Craft Brewing Growth Statistics for 2016 Released by the Brewers Association
Small and independent craft brewers saw a six percent rise in volume and accounted for more than 12 percent market share in the beer industry in 2016, according to an annual report released Tuesday by the Brewers Association (BA).
The report, which also gave insight into how acquisitions are impacting the segment, is compiled by the Brewers Association (the publishers of CraftBeer.com) and led by the BA’s Chief Economist Bart Watson. Watson says it’s important to understand what the numbers inside the report mean.
“The goal of this release is not to measure the health of craft beer (which the BA does not define). We are trying to measure the health of small and independent brewers,” Watson writes in a separate blog post analyzing the findings.
The nuance is important. Polls show beer drinkers increasingly care about who makes their beer.
Here are more juicy numbers from the BA report:
The number of operating U.S. breweries grew 16.6 percent from 2015 to 2016.
Small and independent breweries accounted for 99 percent of the operating breweries in the U.S. in 2016.
The South Heats Up
Four Southern states — Virginia, North Carolina, Florida and Texas — each saw a net increase of more than 35 breweries in 2016. The BA report says it’s a sign the region is establishing “a strong base” for growth. (Need proof? CraftBeer.com contributor Nora McGuinnigle shows you Craft Breweries to Watch in 7 Southern Cities)
Craft brewers provided nearly 129,000 jobs, according to the BA. That’s 7,000 more than in 2015.
How Acquisitions Impacted Craft Beer in 2016
One factor to consider when looking at craft brewer growth year to year is how acquisitions of small breweries by large global brewers factors into the big picture.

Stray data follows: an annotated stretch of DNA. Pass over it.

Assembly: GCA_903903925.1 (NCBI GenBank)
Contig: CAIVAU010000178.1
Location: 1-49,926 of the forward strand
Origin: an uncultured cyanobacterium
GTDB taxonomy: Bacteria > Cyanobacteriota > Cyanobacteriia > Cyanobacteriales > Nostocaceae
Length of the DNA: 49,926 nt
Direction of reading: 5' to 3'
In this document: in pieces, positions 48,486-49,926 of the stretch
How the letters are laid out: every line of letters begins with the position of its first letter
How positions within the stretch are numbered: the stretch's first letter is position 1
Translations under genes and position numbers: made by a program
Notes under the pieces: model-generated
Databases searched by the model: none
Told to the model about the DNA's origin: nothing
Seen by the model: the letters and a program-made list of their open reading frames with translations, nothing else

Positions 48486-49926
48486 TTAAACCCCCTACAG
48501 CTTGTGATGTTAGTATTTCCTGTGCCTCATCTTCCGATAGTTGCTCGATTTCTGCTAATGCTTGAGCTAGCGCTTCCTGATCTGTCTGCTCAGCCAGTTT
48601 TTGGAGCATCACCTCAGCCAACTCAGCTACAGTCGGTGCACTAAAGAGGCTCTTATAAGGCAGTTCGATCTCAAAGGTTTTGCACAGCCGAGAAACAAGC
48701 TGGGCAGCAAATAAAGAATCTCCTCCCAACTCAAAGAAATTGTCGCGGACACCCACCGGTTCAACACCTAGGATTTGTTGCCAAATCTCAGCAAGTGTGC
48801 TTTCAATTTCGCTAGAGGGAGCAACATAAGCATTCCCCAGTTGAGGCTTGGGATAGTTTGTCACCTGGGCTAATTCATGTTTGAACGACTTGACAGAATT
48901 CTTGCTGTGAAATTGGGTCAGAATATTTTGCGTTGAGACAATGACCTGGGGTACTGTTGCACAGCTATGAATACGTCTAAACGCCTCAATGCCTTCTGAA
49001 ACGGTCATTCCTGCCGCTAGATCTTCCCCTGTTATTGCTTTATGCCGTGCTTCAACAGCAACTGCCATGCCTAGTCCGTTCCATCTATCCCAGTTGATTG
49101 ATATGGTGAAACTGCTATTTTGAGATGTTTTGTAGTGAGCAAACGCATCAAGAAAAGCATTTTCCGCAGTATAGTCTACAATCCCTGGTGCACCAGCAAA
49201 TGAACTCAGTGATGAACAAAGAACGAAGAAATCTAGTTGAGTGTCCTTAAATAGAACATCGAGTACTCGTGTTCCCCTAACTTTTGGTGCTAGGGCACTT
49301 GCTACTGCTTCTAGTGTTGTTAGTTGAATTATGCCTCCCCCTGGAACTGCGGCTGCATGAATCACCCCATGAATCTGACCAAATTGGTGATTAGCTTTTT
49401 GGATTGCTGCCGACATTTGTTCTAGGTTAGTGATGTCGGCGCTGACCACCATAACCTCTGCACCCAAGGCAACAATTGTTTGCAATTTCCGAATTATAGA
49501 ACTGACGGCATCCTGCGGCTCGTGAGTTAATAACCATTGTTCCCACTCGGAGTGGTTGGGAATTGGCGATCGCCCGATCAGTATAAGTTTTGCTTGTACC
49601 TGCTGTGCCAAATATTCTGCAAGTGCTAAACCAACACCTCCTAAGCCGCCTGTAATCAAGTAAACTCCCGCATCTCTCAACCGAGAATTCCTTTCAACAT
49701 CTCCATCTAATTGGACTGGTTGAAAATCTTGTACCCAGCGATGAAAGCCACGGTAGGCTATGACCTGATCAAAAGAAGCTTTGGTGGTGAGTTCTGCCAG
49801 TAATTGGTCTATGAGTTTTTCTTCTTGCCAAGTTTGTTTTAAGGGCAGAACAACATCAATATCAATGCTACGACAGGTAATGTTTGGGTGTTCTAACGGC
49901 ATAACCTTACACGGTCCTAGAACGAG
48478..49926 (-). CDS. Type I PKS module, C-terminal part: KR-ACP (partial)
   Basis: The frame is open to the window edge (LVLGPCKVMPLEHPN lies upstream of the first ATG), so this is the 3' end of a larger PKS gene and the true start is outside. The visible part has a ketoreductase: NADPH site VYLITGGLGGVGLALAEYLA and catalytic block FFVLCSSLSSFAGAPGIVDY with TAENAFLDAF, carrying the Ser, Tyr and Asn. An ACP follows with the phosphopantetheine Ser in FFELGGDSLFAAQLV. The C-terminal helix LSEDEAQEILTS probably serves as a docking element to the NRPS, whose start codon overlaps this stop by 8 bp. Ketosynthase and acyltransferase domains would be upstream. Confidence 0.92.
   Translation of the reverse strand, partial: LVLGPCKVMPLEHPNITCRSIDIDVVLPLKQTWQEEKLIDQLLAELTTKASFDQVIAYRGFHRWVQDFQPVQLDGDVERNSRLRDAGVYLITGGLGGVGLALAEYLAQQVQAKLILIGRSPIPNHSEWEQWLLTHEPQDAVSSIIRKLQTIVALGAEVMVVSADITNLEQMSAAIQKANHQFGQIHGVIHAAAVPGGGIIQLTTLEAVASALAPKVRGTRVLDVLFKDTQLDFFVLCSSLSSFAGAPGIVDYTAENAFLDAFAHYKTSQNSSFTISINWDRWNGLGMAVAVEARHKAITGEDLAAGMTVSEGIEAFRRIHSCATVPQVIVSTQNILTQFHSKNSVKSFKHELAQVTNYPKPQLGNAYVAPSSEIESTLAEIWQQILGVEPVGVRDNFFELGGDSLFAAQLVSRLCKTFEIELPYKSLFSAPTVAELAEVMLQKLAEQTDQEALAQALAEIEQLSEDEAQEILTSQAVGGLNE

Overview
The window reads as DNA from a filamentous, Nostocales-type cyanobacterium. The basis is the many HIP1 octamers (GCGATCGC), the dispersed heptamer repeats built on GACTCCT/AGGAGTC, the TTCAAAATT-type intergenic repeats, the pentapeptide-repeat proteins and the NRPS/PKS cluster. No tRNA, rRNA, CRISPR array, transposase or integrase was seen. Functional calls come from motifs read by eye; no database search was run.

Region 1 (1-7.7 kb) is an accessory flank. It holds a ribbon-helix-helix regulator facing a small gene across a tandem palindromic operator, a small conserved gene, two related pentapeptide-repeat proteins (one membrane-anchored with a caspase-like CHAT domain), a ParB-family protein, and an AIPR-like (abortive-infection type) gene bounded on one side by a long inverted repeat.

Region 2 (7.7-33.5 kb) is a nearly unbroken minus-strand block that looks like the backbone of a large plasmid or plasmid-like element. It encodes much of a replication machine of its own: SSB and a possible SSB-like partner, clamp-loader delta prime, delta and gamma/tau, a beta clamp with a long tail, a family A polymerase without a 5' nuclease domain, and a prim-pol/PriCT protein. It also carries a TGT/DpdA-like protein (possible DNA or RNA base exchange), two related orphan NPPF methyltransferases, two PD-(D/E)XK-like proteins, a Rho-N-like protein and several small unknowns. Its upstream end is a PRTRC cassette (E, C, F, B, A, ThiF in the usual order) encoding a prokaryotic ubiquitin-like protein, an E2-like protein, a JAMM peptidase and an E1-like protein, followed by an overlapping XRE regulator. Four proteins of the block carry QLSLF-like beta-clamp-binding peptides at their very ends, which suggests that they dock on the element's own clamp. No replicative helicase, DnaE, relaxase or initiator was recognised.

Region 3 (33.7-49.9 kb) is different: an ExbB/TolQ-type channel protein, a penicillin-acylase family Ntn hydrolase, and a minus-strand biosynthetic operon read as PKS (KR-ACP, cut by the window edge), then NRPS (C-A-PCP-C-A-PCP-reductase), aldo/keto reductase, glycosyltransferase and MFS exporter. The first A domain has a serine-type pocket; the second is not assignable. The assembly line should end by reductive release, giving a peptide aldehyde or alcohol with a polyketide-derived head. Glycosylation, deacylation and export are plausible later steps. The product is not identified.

“This has been a catalyst for slower growth for small and independent brewers and endangered consumer access to certain brands,” Watson says. “Small and independent brewers were able to fill in the barrels lost to acquisitions and show steady growth.”
And the smallest of those small breweries are helping keep barrel production numbers high. Watson says microbreweries and brewpubs delivered 90 percent of the craft brewer growth.
The growth report is the second major news release out of the BA this month. Two weeks ago, the not-for-profit group released its list of Top 50 U.S. Craft Brewers. The rankings were objective, directly based on volume of beer produced by small and independent craft brewers (which some undiscerning readers mistook for a “best of” listicle, creating a firestorm on the CraftBeer.com Facebook page, asking why their favorite brewery wasn’t listed).
The BA’s methodology for today’s growth report was based on data collected from the Beer Industry Production Survey (BIPS). You can read more about the data at the Brewers Association’s website. Watson will give more insight into the numbers during April’s Craft Brewers Conference in Washington, DC, and full industry analysis will be published in the May/June 2017 issue of The New Brewer.